From the bird park it was on to the orchid conservatory. There were hundreds of varieties in all shapes, colours and patterns. I couldn’t escape thoughts of my grandmother and how much she would have loved to see it. After that there was dinner (with Wong paying as he’d done for everything all day, generous as he is) and peppering the conversation with remarks on all the things he hates about Malaysia. I didn’t take any of them too seriously, given his tone of fond frustration.

Just before sunset found us at the Thean Hou temple overlooking the city. The temple is a cheerfully over decorated confection dedicated to Tian Hou, the Heavenly Mother of the Buddhist pantheon. There I had to rescue an elderly tortoise in the crowded tortoise pond, who had gotten himself wedged sideways between rock and a concrete pillar and had been stuck for days by the look of him. Night fell while we were at the temple and all the red lanterns around the ground floor shrine were lit. We tried some handheld long exposures - Wong has the steadiest hands I’ve ever seen. At ⅓”s. my shots were a blurry mess and his were pin-sharp, I’d swear.

The Petronas Towers are lit at night in glowing white, and look like rocket ships ready for takeoff. We sat in the park behind them and looked at half of Wong’s Africa photos - all we could manage, it was getting late and we were all tired. Wong dropped us back in Chinatown. It had been a long day but a fun one - thanks again, Wong, we had a great time.

Getting out of KL wasn’t as easy as it might have been. There’s a nice, fast, modern train that runs directly to KL International Airport, but our discount tickets to Indonesia on Air Asia meant that we were leaving from the embarrassingly-named Low-Cost Carrier Terminal. Lucky for us there’s a shuttle bus that left from Puduraya bus terminal a couple of blocks from Chinatown. We should have bought tickets the day before, as it turned out, since the buses fill up - we were lucky to get seats on the 9:30 bus. That left enough time for a last breakfast of noodles for Sheryl and nasi lemak for me (spicy rice, roasted peanuts and tiny dried whole fish wrapped in a pyramid-shaped banana leaf). Things went to hell at the airport. It’s a confusing mess, the LCCT. One huge warehouse-sized building with check-in desks, baggage scanners and whatnot scattered all over with no apparent order or flow. There are plenty of signs, but the ones that don’t contradict each other just lead you in a big circle around the warehouse. Possibly the world’s most annoying airport. Somehow we managed to find the plane and settled in for our hour’s flight to Banda Aceh in Indonesia, country number 38 of the world tour, and a place about which I had profound misgivings.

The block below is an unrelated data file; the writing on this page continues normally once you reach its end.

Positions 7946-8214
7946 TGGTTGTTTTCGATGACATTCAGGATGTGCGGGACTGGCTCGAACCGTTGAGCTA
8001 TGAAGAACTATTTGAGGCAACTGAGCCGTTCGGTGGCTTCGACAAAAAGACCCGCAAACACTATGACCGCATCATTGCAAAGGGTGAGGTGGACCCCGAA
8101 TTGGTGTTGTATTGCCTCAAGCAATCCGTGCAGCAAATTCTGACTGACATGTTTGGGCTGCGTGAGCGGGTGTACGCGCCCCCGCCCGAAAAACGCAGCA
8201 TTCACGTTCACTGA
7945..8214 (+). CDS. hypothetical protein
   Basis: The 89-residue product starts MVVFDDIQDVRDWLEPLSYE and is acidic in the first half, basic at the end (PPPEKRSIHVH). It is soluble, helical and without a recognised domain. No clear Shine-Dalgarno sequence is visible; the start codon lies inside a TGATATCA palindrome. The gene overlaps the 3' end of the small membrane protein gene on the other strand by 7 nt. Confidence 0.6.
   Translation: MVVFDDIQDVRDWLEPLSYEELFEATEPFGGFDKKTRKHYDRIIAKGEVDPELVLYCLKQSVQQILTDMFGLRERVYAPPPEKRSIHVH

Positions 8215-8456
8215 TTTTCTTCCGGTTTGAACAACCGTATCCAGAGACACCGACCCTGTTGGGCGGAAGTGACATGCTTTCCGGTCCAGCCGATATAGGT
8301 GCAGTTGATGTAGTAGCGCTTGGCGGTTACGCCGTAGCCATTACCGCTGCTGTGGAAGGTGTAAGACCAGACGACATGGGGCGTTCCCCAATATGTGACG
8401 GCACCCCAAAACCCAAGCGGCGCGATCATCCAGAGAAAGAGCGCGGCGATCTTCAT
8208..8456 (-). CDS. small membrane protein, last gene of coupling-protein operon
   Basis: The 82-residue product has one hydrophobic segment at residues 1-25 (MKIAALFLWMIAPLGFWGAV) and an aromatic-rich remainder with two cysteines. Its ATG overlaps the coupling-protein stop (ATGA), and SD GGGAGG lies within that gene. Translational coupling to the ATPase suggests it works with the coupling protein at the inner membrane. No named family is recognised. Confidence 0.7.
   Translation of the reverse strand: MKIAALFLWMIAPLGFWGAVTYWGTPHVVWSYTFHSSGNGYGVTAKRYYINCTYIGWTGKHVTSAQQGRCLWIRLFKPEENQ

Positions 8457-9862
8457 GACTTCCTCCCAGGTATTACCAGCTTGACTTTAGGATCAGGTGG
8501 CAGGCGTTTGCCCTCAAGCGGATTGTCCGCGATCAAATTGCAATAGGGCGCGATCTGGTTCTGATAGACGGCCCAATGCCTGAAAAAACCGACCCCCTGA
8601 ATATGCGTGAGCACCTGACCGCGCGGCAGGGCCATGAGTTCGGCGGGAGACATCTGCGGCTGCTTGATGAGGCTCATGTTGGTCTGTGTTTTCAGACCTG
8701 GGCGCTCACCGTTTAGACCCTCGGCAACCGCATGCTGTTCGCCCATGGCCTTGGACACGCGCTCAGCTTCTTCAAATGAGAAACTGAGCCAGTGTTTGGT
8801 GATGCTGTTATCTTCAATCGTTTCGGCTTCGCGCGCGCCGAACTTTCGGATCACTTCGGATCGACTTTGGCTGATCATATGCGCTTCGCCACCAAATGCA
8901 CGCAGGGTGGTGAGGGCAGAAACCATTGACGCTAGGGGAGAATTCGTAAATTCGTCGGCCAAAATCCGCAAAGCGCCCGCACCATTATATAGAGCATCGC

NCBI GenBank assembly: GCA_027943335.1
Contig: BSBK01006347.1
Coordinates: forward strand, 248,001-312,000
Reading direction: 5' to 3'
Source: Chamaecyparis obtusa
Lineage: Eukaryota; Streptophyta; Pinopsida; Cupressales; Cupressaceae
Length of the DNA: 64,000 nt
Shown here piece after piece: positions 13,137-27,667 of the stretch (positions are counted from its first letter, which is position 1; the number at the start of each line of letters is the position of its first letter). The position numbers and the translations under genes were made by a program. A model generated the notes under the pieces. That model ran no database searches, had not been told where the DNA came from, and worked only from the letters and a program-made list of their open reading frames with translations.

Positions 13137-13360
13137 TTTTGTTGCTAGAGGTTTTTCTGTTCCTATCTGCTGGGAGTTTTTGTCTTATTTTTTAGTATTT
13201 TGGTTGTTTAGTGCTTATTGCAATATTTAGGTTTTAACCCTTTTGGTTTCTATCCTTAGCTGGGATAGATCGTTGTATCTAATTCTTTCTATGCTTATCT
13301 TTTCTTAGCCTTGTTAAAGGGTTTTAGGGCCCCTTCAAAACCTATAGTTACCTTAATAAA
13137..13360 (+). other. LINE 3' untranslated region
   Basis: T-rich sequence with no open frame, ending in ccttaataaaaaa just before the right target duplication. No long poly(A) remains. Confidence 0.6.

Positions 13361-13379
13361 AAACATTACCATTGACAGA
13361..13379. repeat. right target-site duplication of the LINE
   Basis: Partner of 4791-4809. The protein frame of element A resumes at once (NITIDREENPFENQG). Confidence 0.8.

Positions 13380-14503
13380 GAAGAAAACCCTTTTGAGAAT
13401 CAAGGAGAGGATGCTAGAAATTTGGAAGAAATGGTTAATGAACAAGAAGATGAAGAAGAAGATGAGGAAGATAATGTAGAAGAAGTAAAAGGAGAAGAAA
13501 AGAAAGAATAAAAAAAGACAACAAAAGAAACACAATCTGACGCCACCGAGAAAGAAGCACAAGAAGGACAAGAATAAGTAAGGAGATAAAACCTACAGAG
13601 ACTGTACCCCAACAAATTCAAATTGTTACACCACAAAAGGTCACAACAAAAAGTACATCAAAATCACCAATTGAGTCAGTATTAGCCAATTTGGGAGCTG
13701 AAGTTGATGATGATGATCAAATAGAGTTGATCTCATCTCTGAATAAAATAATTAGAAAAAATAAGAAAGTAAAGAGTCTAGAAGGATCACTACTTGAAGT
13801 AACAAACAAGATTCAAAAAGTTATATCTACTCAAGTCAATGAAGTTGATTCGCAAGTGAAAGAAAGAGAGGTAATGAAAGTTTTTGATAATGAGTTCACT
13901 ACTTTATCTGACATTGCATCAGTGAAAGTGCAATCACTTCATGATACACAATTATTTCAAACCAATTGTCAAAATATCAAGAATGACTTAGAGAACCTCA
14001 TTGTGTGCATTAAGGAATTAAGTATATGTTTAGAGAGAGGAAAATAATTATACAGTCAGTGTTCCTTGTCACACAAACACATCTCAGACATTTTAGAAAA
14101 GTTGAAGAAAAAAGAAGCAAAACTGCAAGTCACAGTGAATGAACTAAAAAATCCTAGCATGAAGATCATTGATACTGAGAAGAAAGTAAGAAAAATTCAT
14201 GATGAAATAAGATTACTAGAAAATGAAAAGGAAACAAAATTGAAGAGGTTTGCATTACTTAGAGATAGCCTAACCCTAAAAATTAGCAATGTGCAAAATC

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Chris Liberty - Dispatches from a Gentleman Adventurer
Being the internal dialog of a vagabond who chased his own tail across five continents for 4 years and 2 days from May 2008 to May 2012, in search of something that never really became clear.